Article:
Grant Alternative School Math, Science and Computer Team
A water barometer
A very useful tool. Every classroom should have one.
Our school has several.
Get a bottle with a good top. Get about 1 metre of clear tubing, the kind that is used for aquariums works well. Drill a hole in the bottle top so that the tube fits through it tighly. Put some water with food colouring in the bottle. Enough so that the tubing, when pushed to the bottom, is covered. You need lots of air in the bottle for this to work.
Put the top on tightly. Seal it with silicone if you want.
Either hang it by the tube, or mount it on a vertical piece of wood with tape around the bottle to take the pressure off the tubing.
It's a good idea to leave it for about 1/2 hour to be sure the temperature is stable.
Blow in the top of the tube until you hear see a few bubbles. When you stop blowing the water will go up the tube. You can make it go higher by blowing more bubbles. Leave it for a few days, using a clothes pin or something similar to mark where the level is.
As the weather changes, it will go up and down.
High pressure will push the water down the tube. Low pressure will let it rise.
It should move up and down about 40cm. Easily seen from anywhere in the classroom.
|Halloween 2001. This year, the "Professor" enjoyed his first year of retirement so poor old "Igor" had to blow up things on his own. Just a few problems like, the pumpkin wouldn't explode and the gummie bear kept burning. There was a lot of smoke in the gym.|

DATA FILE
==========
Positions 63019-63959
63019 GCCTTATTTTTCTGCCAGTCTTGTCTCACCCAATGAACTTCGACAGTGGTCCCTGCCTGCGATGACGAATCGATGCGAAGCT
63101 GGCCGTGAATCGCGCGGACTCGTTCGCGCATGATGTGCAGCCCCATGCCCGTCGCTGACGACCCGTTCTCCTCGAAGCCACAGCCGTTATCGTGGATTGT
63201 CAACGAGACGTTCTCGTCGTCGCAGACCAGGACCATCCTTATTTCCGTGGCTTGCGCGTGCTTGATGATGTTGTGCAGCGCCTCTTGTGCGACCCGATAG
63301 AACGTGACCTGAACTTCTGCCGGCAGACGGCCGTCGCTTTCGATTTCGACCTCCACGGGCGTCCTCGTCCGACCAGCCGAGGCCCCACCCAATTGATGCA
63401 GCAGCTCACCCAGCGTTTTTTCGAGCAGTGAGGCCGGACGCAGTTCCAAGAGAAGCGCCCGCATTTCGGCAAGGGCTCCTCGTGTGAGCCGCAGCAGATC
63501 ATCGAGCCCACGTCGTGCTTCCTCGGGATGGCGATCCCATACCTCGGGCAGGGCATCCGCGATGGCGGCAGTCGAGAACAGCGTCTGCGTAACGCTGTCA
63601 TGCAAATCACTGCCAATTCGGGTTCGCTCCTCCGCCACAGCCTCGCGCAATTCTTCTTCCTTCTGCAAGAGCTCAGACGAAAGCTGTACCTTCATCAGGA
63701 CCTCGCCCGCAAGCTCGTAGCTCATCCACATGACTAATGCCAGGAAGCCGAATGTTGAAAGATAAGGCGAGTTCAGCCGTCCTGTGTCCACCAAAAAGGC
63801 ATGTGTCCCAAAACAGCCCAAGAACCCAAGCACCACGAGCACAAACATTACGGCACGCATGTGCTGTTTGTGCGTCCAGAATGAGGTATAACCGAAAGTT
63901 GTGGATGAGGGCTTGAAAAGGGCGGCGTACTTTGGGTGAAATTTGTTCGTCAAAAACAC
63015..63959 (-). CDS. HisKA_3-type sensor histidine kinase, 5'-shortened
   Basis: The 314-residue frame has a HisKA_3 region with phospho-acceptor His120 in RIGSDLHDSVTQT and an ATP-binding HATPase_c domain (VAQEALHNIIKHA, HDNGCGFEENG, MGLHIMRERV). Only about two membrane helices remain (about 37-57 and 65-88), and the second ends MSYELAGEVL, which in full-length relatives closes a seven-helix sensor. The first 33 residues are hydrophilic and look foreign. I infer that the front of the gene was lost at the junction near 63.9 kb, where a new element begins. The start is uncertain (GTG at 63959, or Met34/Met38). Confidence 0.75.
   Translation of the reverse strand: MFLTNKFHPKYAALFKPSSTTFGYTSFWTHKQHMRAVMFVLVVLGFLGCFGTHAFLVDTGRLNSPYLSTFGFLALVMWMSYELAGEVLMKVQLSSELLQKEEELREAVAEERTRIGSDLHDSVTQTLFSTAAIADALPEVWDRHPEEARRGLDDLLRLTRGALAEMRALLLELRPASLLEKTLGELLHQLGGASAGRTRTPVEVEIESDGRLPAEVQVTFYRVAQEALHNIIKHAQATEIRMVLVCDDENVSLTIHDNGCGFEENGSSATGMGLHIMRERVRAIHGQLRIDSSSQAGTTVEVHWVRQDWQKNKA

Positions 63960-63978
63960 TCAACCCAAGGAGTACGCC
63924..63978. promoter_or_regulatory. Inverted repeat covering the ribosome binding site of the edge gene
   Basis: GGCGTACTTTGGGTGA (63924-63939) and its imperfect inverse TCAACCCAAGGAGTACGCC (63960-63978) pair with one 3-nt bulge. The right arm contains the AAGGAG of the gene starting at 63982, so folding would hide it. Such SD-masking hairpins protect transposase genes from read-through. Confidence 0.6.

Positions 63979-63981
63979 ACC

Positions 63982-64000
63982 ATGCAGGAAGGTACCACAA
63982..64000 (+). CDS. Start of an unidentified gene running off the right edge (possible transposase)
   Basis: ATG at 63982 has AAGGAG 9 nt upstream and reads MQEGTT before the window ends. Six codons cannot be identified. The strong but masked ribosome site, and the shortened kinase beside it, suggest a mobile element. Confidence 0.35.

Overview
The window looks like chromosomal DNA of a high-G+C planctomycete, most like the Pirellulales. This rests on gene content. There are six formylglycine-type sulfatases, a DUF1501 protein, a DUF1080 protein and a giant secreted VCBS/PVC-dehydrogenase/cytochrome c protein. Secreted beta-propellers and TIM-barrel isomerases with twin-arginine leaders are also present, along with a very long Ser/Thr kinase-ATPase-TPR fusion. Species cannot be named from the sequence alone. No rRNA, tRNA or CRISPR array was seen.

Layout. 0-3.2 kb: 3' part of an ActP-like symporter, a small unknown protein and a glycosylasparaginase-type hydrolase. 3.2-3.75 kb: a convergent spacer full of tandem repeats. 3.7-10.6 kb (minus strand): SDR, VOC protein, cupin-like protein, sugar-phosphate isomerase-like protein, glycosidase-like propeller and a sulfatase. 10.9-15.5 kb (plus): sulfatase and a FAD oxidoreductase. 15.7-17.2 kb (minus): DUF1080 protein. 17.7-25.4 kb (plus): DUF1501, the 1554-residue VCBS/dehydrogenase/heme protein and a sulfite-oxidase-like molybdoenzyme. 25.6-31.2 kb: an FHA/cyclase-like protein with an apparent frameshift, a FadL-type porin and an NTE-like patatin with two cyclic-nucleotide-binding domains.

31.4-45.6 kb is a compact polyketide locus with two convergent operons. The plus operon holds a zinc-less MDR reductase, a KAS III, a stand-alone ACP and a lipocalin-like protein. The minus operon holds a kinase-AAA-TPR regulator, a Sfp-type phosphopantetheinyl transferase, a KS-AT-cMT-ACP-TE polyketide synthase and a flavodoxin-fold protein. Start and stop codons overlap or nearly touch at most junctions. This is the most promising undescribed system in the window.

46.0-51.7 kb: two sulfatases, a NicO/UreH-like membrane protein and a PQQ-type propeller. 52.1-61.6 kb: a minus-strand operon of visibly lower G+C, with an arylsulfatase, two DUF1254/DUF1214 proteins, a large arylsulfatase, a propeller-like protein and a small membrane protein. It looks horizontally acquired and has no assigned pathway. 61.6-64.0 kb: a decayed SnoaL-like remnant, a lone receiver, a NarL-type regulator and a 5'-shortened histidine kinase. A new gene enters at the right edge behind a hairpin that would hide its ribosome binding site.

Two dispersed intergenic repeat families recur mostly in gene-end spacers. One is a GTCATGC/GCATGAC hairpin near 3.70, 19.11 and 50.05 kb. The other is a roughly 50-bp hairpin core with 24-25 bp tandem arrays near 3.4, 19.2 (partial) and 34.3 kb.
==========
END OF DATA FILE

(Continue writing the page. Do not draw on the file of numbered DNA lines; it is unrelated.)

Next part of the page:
|Of course, we were at the Grant BBQ. With Water Rockets. Look at some of the movies.||Rocket Launch videos one two
three four five
taken with our new Sony Mavica F85 digital camera.
|The April meeting was about Kite Making. Two giant
kites were brought as a display. The one on the left doesn't normally
have a small child in it.
We made one small fighter kite.
The gardening/environment committee joined us in the library.
The giant thermometer
|The Math, Science and Computer committee at Grant Alternative School has
been an active part of the school since it opened in 1991.
In the night sky, you may still be able to see Mercury and Jupiter in the west just as the Sun goes down.
As it gets darker, you will start to see Mars reappear from it's journey around the other side of the Sun.( more info).
You may have noticed that IO has some new question forms. Yes, IO is open for business again! If you have a science question, fill out a form and place it in IOs mouth. We will get an answer for you and send it to your classroom teacher. IO is the thing in the library that looks a bit like a robot. There's an image of it at the top right of this page. Its been in the school for a number of years now and well over 500 questions have gone through its mouth. You can read some of the answers posted on Pierre's web-site. http://pierrekerr.ca/askio/index.htm
The next science meeting will be on June 13th. How about a rocket making workshop? Spring is in the air and what better way to celebrate than to build and fly a rocket.
Each rocket will need two 2-litre pop bottles. Other material will be provided.
and DreamWriters will be available and there will be an interesting science video to watch.
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Last updated by: Pierre Kerr email@example.com on Feb 13, 2002